According to John Dearden, the ROI as an approach to financial control was invented by Du Pont in the early 1960s (May 1969, "The Case Against ROI Control," Harvard Business Review,; thus, he says, it is also often called the "Du Pont System." I'm not interested in how it is computed; in this essay of mine, all I'm interested in is inventing a new application of the System: the Farmers' ROI.

In the old business transaction with farmers, it is only the Merchants' ROI that is high, at the expense of the ROI of farmers. In the words of Mr Dar, "There were (agro-industrial) companies who sourced their raw materials from farmers at prices that were not mutually beneficial."

Differently this time, with Prasad Salvacion, it is the buyer that dictates the high price, not the seller; it is the opposite with ZIDOFA, as it is the seller that dictates the high price. Not to worry, in both cases, the Farmers' ROI is high!

High Farmers' ROI – no fancy computations necessary to get the value, as this one depends almost entirely on what the farmers get of their produce after sale. And in fact, this is what both Prasad and ZIDOFA guarantee their farmers. Prasad volunteers a high price for the farmers' produce, and delivers as promised; ZIDOFA demands a high price for its farmer members from direct consumers, and receives as deserved.

Prasad PH has contracted with corn farmers in Rosales and other towns in Pangasinan Province to grow Prasad corn with all material inputs coming from the company and all harvests going to the company. It is a mutual-benefit arrangement. Additionally, a contract with Prasad guarantees that a corn farmer can obtain a loan anytime between harvests, under affordable rates. This is heaven-sent, as most Filipino farmers belong to the cashless society in-between harvests!

ZIDOFA has contracted with its farmer members in Zarraga and other towns in Iloilo Province to grow rice using the package it calls organic SRI, that is, with the application of organic fertilizer and the observance of the protocols for System of Rice Intensification invented by Fr Laulanie in Madagascar in the 1980s. As with Prasad, ZIDOFA assists its farmer members with their inputs. With institutional buyers of their organic rices, meaning several varieties, ZIDOFA farmers have been receiving their high ROIs.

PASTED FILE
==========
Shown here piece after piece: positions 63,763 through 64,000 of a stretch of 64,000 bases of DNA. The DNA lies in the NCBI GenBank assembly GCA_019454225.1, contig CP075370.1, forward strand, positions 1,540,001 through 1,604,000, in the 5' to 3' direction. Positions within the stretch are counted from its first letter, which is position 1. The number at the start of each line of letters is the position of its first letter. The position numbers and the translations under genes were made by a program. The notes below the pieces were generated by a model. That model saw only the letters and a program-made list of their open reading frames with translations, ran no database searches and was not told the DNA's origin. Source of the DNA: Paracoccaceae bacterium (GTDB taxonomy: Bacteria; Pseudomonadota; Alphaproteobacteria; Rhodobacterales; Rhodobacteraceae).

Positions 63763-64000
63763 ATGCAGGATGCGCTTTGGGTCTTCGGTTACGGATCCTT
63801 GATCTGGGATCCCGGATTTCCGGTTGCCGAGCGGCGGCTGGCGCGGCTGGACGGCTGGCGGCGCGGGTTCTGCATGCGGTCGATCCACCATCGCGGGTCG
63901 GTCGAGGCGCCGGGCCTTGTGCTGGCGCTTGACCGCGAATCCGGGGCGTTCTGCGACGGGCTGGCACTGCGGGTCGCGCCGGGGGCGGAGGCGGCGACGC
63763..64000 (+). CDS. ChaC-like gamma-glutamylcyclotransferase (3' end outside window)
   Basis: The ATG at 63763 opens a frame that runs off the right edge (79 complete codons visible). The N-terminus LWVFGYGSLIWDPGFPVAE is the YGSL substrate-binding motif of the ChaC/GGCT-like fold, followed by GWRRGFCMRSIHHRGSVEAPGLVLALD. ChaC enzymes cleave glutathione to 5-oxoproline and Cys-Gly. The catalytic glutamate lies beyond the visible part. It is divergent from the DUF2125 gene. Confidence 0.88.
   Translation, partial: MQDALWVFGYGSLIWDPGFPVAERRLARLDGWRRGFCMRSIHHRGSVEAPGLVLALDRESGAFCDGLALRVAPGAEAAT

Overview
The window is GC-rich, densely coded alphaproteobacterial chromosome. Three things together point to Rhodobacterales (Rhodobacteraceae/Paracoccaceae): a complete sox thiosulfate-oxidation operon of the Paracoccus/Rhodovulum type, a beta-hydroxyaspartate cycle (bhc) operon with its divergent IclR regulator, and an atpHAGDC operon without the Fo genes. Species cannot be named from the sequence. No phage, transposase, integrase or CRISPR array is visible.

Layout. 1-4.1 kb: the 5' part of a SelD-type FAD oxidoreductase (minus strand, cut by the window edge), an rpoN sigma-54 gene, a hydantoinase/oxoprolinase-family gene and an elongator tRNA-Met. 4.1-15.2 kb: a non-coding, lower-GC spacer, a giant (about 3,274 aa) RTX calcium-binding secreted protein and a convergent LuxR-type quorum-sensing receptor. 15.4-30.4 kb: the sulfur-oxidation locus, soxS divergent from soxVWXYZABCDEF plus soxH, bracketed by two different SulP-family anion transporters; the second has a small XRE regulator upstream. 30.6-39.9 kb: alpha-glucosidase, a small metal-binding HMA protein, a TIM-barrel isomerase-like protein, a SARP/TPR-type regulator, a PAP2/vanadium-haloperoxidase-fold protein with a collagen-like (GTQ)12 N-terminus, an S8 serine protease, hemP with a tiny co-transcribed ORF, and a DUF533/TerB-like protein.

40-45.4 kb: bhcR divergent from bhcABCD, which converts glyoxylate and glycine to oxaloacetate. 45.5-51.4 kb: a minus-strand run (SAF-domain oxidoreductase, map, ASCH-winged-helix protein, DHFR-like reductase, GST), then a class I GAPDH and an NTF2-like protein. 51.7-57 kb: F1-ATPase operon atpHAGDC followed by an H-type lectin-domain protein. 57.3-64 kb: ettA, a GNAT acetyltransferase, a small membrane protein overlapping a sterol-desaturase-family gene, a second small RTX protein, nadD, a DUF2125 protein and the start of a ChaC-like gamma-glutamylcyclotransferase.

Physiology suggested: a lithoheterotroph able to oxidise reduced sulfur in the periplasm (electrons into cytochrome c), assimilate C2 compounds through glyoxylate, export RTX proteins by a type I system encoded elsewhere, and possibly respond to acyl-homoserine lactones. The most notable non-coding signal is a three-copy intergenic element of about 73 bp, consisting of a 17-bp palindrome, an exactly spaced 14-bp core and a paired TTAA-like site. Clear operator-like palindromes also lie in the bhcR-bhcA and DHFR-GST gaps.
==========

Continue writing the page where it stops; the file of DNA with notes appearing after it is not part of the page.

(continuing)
In his today's Times column, Mr Dar says, "The end result is gradually lifting smallholder farmers from poverty."

But I'm an impatient man; I want it to happen today, to emancipate the farmers from poverty. Which all means we have to convince more farmers to practice the ZIDOFA Approach in rice and more companies to practice Prasad Salvacion in corn. May their tribes increase – now!

Being the international science manager that he has been formally since 2000, being the Director General of the International Crops Research Institute for the Semi-Arid Tropics, ICRISAT, based in India, for 15 years or up to 2014, we cannot blame Mr Dar for being global in outlook. And so in his Times column, he says Prasad's corporate strategy is guided by 9 out of 17 Sustainable Development Goals of the United Nations:

Goal 1: No Poverty; Goal 2: Zero Hunger; Goal 5: Gender Equality. Goal 6: Clean Water And Sanitation. Goal 7: Affordable And Clean Energy. Goal 8: Decent Work And Economic Growth; Goal 9: Industry, Innovation And Infrastructure; and Goal 13: Climate Action.

Finally, Mr Dar says:

And finally, under (the UN) Partnerships for the (Goal 17), we will invest on agribusiness that will promote export opportunities for our partner-farmers. We can also prioritize crops/commodities that have high export potentials such as coffee, sugar, corn, wheat, cotton and soybean.

Ah, today the Philippines; tomorrow, the world! @

10 November 2018. Total text count excluding this line: 1345